The Elders of Optina teach us that a lot of times God does not grant us victory in the spiritual life because our humility over our failures is more precious to Him than any small virtue we might be able to gain. Because in humility we are looking at Christ, and that is what God wants, and that is the actual goal of all our perseverance. I’m not denying that it isn’t discouraging to experience repeated falls in the spiritual life nor the difficulty in shaking off the feeling of absurdity that can sink in when none of our efforts seem to make any difference. Rather, our thoughts should not be on ourselves. We bring our sins and our failures to our spiritual father in confession and leave them there. If he’s concerned about what we are or are not doing, he will let us know.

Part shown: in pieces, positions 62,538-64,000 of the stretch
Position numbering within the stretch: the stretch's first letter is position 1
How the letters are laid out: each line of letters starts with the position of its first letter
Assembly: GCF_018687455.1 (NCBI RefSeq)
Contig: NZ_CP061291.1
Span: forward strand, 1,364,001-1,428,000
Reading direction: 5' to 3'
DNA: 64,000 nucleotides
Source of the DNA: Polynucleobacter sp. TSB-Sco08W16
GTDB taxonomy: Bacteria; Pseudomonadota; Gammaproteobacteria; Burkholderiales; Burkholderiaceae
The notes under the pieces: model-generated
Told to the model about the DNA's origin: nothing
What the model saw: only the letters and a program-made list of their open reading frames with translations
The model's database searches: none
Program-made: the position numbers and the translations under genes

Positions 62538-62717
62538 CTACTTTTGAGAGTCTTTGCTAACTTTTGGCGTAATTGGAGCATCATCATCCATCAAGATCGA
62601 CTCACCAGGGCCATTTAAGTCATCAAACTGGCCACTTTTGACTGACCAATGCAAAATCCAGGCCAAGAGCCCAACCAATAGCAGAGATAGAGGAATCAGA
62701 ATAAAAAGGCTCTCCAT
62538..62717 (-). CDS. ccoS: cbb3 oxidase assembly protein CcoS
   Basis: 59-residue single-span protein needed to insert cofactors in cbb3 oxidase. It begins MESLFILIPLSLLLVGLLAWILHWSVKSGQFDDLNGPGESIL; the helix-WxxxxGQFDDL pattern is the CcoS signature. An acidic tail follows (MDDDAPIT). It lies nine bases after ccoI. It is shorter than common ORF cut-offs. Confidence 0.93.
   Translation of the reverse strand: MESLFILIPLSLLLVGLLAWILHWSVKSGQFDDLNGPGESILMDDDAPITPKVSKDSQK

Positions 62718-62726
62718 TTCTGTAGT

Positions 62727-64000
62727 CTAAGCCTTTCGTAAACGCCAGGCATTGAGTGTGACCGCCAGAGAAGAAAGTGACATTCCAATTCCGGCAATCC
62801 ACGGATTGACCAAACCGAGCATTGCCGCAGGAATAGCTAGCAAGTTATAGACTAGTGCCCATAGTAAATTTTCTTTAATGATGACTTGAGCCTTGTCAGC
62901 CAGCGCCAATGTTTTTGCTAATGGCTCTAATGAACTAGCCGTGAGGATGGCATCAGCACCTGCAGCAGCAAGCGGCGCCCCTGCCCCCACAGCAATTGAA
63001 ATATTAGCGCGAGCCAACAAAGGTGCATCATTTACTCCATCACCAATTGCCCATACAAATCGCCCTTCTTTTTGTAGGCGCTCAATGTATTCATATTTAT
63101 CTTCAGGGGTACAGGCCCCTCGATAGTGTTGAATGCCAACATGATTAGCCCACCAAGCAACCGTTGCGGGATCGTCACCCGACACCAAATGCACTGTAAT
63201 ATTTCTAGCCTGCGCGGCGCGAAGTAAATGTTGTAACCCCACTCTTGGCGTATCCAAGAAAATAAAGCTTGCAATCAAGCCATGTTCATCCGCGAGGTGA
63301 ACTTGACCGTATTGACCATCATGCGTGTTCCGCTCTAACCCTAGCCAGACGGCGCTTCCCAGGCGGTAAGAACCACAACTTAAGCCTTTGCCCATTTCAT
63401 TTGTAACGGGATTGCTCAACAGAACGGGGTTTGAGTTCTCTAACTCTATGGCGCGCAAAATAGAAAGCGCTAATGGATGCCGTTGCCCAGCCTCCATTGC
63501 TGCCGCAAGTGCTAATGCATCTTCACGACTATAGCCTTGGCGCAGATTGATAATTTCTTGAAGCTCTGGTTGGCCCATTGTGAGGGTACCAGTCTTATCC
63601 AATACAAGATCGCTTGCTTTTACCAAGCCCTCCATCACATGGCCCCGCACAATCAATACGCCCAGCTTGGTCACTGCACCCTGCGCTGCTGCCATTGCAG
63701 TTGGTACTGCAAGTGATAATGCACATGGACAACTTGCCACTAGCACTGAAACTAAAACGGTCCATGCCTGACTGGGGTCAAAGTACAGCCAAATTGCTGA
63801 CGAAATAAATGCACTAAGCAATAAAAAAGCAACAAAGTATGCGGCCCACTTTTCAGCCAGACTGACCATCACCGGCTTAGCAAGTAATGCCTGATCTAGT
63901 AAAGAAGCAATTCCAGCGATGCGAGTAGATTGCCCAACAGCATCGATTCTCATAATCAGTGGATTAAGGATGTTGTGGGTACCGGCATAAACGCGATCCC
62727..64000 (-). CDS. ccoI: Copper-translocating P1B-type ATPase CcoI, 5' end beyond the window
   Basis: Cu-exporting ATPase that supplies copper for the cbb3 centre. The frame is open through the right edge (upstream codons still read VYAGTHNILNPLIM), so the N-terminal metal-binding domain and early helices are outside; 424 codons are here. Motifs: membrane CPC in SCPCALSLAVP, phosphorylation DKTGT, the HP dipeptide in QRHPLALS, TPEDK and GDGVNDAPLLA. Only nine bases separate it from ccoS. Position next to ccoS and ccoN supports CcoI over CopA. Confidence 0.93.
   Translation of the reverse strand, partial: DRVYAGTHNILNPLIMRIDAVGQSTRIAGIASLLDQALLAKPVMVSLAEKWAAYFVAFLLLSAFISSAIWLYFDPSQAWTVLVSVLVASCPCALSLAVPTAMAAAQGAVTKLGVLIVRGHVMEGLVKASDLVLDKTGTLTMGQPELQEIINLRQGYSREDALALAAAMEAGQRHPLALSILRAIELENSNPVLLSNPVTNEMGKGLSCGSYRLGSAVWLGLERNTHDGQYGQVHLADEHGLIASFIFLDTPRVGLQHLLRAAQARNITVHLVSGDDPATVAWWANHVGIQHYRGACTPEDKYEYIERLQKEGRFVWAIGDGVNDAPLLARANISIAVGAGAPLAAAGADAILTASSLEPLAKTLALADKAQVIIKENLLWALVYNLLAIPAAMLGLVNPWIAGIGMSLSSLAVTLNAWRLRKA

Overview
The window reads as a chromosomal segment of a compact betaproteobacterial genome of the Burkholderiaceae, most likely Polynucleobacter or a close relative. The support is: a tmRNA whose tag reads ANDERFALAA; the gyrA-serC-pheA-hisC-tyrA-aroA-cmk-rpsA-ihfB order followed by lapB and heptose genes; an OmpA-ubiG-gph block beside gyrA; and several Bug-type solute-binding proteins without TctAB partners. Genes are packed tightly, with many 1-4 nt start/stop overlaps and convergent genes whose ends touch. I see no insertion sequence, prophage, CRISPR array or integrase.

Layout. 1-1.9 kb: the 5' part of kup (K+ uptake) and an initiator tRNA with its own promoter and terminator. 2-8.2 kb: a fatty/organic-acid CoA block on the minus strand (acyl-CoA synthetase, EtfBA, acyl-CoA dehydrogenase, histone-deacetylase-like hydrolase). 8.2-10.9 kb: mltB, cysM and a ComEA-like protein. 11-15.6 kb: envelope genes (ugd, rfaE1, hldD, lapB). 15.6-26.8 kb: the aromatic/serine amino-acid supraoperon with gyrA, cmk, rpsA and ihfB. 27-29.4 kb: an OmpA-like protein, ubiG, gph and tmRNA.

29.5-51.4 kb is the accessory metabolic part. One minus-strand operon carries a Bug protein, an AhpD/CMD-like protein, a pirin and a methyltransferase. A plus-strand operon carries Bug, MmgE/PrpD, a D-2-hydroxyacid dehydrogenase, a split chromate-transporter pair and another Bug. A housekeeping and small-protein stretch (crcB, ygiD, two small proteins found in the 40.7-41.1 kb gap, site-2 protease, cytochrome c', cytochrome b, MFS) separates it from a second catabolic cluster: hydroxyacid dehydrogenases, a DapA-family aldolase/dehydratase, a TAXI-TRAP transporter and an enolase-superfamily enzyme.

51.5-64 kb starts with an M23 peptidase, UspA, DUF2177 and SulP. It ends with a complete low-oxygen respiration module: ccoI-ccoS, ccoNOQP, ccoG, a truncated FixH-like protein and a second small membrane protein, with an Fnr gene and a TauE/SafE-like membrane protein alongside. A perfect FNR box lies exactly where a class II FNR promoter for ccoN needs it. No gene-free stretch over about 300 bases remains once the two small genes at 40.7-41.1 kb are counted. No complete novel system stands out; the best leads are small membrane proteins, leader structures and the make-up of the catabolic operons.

We are reminded every day at 3rd Hour that “Mine eyes are ever towards the Lord, for He it is that will draw my feet out of the snare”. The Psalmist did not say “Mine eyes are ever on the snare, wondering how I fell into it again”. Nor did he say, “Mine eyes are ever on my legs, distraught at all the blood that’s flowing out, wondering if I will ever be able to walk again.” Rather, his eyes are on the Lord, who will save him. It is by looking at Christ that we, too, will be delivered. He is the one that gives us victories over sin. He is the one who removes our passions from us. He is the one who refashions His image in us, and is doing this now, even if we are not aware of it. Saint Sophrony teaches us that the first action of the Uncreated Light on believers is to show them their sins. If all we see this Lent is our sins and our failures, and in finer detail, or sins we didn’t see before, than at least we know that God is with us, illumining our darkness. And if He is showing us our sins, it means He wants to heal us of them, and through our perseverance, He will.